Anchor and Ask: Use Messages to Turn Signups into Real Customers

Posted by Josh Weissburg on May 19, 2015

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Most companies spend a lot of time and money trying to find new customers. But big businesses are not built on signups - they're built on converted customers. And yet, last fall I heard an amazing statistic from Optimizely CEO Dan Siroker: 92:1. That's the ratio of dollars spent on customer acquisition compared to conversion! That makes for a very leaky funnel, with lots of leads at the top but very few real customers at the bottom. Messages can help fix this.

Now, we all want visitors on our web pages and users of our apps to convert to customers. Everything we do is geared towards getting them to pull the trigger. And yet, it's easy to forget that they're not done when they sign up. Too many people sign up for something and then abandon it because they either changed their mind, lost interest or were convinced to go elsewhere. It’s your job to ensure your users actually turn into real customers who make money for your business.

Below I'll lay out a simple strategy to increase conversion from signups to customers:

  1. Anchor in an action your user just did;
  2. Ask that user to do something specific, relevant (given what they just did) and measurable.

For the full methodology behind this technique, check out my class on Platzi. Below are some of the highlights:

Retention = Growth

Instead of spending a lot of time and money acquiring new users, make sure that the ones who do sign up actually use your product. This sounds optional, like it's one thing you could focus on of many. But if you actually think through it and plot it out on a graph (like Facebook VP of Growth Alex Schultz does here), you'll see that acquisition without retention is worthless over time, but good retention with weak acquisition is still very valuable. Valuable business retain well. This is how Facebook got big! (See Alex's talk.)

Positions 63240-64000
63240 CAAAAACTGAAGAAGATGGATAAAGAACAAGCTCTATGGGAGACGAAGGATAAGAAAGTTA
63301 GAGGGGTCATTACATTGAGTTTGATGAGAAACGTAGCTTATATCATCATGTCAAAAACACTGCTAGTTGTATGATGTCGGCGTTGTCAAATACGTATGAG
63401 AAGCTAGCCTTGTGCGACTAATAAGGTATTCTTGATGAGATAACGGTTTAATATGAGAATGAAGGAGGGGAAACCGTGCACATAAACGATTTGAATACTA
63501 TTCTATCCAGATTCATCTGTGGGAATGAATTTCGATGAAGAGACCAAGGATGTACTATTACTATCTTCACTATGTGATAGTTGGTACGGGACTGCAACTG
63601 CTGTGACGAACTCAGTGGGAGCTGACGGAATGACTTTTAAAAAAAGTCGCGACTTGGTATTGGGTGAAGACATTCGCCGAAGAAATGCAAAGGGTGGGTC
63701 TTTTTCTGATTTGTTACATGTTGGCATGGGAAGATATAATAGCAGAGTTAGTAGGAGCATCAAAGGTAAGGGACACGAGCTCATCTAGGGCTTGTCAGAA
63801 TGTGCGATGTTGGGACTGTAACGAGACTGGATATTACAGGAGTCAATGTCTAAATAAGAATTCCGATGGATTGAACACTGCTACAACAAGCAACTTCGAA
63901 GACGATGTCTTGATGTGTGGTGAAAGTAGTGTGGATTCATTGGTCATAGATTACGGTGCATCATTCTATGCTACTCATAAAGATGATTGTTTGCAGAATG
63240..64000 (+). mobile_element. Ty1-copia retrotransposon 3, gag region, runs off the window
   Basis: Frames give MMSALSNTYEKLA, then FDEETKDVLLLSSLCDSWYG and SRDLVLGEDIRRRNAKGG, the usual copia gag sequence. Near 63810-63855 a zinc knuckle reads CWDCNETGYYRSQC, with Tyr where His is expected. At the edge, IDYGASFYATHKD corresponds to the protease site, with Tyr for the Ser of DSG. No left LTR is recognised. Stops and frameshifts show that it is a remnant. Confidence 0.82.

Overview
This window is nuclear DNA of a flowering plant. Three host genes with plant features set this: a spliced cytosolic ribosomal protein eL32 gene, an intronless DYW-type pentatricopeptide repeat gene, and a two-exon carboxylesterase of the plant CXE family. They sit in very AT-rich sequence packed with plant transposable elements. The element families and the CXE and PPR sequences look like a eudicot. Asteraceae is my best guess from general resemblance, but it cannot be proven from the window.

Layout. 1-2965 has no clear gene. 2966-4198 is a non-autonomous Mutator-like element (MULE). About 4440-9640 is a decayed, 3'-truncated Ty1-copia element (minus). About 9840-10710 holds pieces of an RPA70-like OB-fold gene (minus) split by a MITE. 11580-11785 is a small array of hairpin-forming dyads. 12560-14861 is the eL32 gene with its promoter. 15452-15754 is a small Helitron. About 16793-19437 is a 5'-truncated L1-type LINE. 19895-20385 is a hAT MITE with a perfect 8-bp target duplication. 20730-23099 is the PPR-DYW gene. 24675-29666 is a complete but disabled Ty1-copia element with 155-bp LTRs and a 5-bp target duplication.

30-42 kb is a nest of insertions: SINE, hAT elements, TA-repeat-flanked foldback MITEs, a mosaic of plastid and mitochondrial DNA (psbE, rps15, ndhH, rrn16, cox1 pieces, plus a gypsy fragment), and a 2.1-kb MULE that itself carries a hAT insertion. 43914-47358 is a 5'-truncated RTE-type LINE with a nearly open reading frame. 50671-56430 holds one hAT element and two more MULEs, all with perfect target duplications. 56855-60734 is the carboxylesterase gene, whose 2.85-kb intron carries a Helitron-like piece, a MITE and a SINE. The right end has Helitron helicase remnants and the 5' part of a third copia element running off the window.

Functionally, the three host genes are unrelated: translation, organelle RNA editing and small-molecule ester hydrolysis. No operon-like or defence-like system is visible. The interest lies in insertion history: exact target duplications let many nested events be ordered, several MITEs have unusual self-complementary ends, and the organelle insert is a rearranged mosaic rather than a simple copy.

Messages = Retention

So how do you retain? When a user stops doing things in your product, it’s time to engage. You need to know where the sticking points are and you need a way to talk just to those users. It is critical to not only recognize the bottleneck but to use it as an opportunity to reach out to your customer. Messages are just your side of the conversation, and if you don't start a conversion, most relationships will die. This is true of your relationship with your customers too.

Figure Out Your Ask

First, figure out what specific, measurable thing you want your user to do. It should be something critical to your business, some point in your funnel where people get stuck. Want them to complete a customer profile or survey? Want them to continue the purchase when their cart is full?

Got it? Do you know how you'll measure it? Good. Now park it to the side for a minute.

Figure Out Your Anchor

Don't begin the conversation with your customer with the ask. That's not a nice greeting in any kind of relationship. Instead, treat your users like humans and anchor your message in your shared history with that person. The anchor is a reminder about the steps they've already taken and the benefits they’ll receive if they keep going. Then make your ask. This is where knowing what actions your customer has already taken is vital. When you base your ask on customer action, your customer feels you understand and value them.

Test

You'll have to work through different anchors and ways of phrasing your ask. You need an easy, quick way to see what combination causes your customers to take action and respond to your ask. If you have to involve engineering every time you want to test messages, you’re going to be in your own bottleneck. Use tools that give you control over setting goals for each message, testing different messages and determining which changes had the most impact.

Make Your Winners Permanent

When you find a strong anchor and ask combo, you will likely see a huge increase in the number of signups who convert to real customers - that's how your customer communicates back to you that your ask makes sense and is worth doing. Make that anchor and ask part of your product flow so all customers who find themselves in that situation have that same kind of conversation with you. And test other anchors and asks at other points in your product flow.

Topics: Triggered messages, Multi-channel messaging, Best practices